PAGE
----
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Next stop for smaller, sleeker bus may not be in Greater Victoria

Sep 14 2012

A battle is brewing over B.C. Transit's plans to introduce a new type of community bus into local transit systems, including Greater Victoria.

B.C. Transit has agreed to buy 15 of the new Chinese-made Vicinity buses - at a delivered cost of $305,000 each - for various transit systems throughout the province, including five buses for the capital region.

But the plan is meeting resistance, and Saanich Mayor Frank Leonard, a Victoria transit commissioner, is predicting that resistance could spread as local transit systems push back against what they'll see as B.C. Transit's lack of consultation over the $4.5-million bus purchase.

"This is something quite important to our users - the type of bus - and the [Victoria] commission wasn't a part of the decision," Leonard said. "We weren't even asked for advice on the decision."

B.C. Transit, a provincial Crown corporation, has been working closely with Grande West Transportation and Yangzhou Yaxing Motor Coach to develop the Vicinity - a smaller, low-floor bus designed for community shuttle and rural bus service - and has been testing a prototype in communities around the province for the past 18 months.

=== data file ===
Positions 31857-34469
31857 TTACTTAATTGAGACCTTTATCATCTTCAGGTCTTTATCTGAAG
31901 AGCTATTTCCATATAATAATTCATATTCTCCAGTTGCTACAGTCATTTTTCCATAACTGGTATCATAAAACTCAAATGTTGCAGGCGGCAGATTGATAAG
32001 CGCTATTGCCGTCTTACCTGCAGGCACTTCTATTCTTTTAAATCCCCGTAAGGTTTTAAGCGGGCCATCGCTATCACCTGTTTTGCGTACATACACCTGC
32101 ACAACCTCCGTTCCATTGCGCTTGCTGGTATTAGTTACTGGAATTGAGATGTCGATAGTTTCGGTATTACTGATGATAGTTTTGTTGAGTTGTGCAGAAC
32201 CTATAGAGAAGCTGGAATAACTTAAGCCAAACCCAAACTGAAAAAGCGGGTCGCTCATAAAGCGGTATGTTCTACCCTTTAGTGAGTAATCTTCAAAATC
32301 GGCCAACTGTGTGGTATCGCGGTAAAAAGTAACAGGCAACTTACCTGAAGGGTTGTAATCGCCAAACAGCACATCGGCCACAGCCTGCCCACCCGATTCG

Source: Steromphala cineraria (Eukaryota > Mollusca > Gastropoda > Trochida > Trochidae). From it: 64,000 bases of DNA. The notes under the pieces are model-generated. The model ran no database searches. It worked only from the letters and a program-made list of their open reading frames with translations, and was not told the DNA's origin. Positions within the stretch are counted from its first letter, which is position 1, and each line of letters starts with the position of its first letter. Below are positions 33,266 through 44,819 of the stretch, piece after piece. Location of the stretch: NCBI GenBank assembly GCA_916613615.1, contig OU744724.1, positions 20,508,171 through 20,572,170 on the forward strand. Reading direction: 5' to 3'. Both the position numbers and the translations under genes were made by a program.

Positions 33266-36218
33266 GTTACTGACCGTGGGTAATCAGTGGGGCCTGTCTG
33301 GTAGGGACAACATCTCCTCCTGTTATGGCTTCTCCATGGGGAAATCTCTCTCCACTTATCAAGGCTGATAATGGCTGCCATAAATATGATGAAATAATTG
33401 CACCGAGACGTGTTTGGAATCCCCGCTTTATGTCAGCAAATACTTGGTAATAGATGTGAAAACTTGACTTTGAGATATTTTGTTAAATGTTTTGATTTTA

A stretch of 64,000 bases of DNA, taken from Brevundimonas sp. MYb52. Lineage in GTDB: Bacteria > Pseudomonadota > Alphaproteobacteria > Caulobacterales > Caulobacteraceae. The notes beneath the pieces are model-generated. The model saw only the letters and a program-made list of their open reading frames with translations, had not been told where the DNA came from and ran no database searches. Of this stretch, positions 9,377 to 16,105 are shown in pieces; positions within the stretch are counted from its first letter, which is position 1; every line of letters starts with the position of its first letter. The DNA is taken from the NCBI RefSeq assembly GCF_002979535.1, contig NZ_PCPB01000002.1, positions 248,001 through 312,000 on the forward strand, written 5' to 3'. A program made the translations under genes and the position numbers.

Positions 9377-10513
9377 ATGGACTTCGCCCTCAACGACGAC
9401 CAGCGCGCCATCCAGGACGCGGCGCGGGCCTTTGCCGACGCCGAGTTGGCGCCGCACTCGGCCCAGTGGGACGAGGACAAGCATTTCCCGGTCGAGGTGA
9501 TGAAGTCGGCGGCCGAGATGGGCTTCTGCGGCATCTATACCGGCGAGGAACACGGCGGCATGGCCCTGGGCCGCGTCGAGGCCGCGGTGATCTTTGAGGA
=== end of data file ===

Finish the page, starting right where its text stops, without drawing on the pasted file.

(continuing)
On Grande West's website, B.C. Transit president and CEO Manuel Achadinha sings the new bus's praises.

"We can bring this into more residential areas," he says. "Vicinity is smaller, more narrow and is accepting to the customer but it still has all of the characteristics you would traditionally see on a 40-foot bus."

But not everyone is convinced.

After trying the 23-seat Vicinity prototype for two months, Penticton city council has decided to wait until the bus has been proven in other communities before putting any on its streets. The main concerns cited by both drivers and passengers during the trial centred on accessibility because the bus has only one door for both able-bodied people and wheelchair users, according to a Penticton city staff report.

Victoria transit commissioners, also citing concerns over accessibility, decided this week they want to consult an accessibility advisory group before agreeing to take five of the new buses.

Ben Williams, president of Canadian Auto Workers Local 333, which represents Victoria area transit drivers, said he was pleased when Victoria transit commissioners delayed the Vicinity approval.

"We don't believe it's the right bus for Victoria. We know that you will not be able to keep a schedule when you have that single door," Williams said.

"With this Vicinity bus, if you have 39 or 40 passengers on the bus, the wheelchair would be getting off the bus and nobody else could be getting off the bus."

Penticton Mayor Dan Ashton said B.C. Transit "is on the right track" with the Vicinity and if it can iron out a few issues - like the single access and the fact it has space for only one wheelchair - his community would likely take a second look. (B.C. Transit says the new bus will accommodate two wheelchairs.)

Achadinha said the bigger conventional buses are about twice the cost of the Vicinity, which is about 30 per cent more fuel efficient.

"Everybody wants them but we've only got 15. We were trying to keep five here in Victoria," he said.

bcleverley@timescolonist.com

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